Posted in: Criminal Law

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Plaintiff, who is civilly committed as a sexually dangerous person, filed suit against BOP employees challenging various conditions of his confinement at FCI Butner. The district court dismissed some of plaintiff's claims and then granted summary judgment as to the other claims. The Fourth Circuit held that the district court correctly dismissed BOP policies claims regarding double-bunking of civil detainees, forcing plaintiff to wear the same uniform as a prisoner, and limiting purchases at the commissary and his options on television to those of a prisoner; the commingling with prisoners claims where plaintiff was frequently in the presence of prisoners and that other prisoners taunted and harassed him; and the Fair Labor Standards Act (FLSA) claim where plaintiff did not qualify as an employee. The court also held that the district court correctly granted summary judgment as to the strip searches and mass shakedowns claims, the mail claims, and the educational and vocational programs claims. Accordingly, the court affirmed the judgment. View "Matherly v. Andrews" on Justia Law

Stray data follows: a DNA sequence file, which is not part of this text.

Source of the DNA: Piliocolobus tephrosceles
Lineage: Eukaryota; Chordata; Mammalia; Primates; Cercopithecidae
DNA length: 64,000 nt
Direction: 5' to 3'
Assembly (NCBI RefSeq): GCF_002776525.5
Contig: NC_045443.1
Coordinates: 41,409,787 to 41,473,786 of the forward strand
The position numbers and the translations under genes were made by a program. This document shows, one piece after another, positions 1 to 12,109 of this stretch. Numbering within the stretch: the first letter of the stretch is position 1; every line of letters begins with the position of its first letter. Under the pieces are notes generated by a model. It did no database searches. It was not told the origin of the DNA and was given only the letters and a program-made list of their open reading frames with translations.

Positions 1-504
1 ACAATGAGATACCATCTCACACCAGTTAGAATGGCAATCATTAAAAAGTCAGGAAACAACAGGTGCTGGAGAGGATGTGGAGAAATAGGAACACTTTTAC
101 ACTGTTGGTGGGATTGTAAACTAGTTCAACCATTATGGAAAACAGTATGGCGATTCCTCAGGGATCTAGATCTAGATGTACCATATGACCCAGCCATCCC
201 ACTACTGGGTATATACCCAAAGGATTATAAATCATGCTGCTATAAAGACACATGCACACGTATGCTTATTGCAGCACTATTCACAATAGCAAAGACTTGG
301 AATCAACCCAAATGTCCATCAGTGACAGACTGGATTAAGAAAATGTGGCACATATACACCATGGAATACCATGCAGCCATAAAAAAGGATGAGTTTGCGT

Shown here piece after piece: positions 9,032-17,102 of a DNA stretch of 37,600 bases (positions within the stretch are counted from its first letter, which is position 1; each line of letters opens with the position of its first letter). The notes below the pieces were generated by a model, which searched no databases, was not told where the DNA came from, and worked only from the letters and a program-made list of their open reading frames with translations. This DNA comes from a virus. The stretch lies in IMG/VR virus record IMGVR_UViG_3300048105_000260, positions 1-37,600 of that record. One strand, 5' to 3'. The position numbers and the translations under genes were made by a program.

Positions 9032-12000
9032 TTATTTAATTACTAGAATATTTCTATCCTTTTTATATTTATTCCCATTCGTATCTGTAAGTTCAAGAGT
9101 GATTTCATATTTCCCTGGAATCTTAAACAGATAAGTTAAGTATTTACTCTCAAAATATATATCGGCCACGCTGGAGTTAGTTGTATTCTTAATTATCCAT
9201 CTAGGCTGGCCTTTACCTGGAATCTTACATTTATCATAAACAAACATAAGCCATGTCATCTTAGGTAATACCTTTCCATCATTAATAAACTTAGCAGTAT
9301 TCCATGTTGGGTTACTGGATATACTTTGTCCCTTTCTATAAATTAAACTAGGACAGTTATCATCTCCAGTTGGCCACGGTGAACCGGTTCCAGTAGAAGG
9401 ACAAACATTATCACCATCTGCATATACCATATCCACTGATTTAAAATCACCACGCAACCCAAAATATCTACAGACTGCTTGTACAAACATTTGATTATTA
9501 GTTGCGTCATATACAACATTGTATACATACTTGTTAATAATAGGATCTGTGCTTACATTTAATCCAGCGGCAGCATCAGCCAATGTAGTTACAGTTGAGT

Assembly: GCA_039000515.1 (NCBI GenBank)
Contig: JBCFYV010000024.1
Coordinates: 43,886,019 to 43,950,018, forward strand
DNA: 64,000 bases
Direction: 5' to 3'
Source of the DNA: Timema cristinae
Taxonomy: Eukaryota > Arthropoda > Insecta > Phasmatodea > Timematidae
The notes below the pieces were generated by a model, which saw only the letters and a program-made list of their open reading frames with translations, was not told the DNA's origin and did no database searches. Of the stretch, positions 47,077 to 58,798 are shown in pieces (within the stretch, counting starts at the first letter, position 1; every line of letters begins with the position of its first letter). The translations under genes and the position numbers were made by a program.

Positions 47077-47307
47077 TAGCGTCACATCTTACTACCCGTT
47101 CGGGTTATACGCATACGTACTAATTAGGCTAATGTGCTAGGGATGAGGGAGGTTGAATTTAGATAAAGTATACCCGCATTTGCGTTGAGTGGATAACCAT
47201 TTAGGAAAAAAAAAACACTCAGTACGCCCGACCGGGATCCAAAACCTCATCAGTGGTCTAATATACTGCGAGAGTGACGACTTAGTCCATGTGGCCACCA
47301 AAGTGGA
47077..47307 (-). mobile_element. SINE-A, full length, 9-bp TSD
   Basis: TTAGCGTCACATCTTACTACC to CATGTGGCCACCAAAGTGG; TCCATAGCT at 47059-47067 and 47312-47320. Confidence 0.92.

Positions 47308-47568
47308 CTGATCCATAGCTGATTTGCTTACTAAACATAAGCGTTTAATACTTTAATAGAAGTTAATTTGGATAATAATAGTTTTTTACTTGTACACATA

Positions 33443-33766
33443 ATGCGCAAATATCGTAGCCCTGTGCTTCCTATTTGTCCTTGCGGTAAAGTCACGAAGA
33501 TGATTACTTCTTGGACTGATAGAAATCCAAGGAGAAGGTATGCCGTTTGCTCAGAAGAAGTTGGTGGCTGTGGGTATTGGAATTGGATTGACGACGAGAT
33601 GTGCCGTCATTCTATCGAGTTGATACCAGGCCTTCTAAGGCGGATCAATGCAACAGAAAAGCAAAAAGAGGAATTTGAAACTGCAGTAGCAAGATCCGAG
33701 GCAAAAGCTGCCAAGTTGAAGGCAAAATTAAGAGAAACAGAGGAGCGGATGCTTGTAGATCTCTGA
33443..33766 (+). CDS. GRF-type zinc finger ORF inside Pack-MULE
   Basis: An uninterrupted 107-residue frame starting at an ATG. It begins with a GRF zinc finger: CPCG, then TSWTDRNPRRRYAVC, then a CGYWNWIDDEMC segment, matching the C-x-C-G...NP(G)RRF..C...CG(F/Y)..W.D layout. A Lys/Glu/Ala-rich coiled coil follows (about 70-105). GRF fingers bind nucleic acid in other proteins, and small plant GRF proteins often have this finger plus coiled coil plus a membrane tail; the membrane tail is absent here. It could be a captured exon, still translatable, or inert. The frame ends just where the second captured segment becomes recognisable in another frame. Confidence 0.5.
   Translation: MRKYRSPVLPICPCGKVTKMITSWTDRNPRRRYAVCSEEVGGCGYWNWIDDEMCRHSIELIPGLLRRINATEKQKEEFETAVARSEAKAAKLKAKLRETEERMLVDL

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Petitioner, a citizen and native of Mexico, petitioned for review of the BIA's order affirming the IJ's decision finding him ineligible for cancellation of removal under 8 U.S.C. 1229b(b)(1)(C). The Fourth Circuit denied the petition for review, holding that petitioner's 2005 criminal proceedings under Virginia Code 18.2-251 for possession of cocaine constituted a "conviction" as defined within the plain text of 8 U.S.C. 1101(a)(48)(A). In this case, both statutory elements of a conviction were satisfied and thus the BIA did not err in upholding the IJ's decision. View "Payan Jaquez v. Sessions" on Justia Law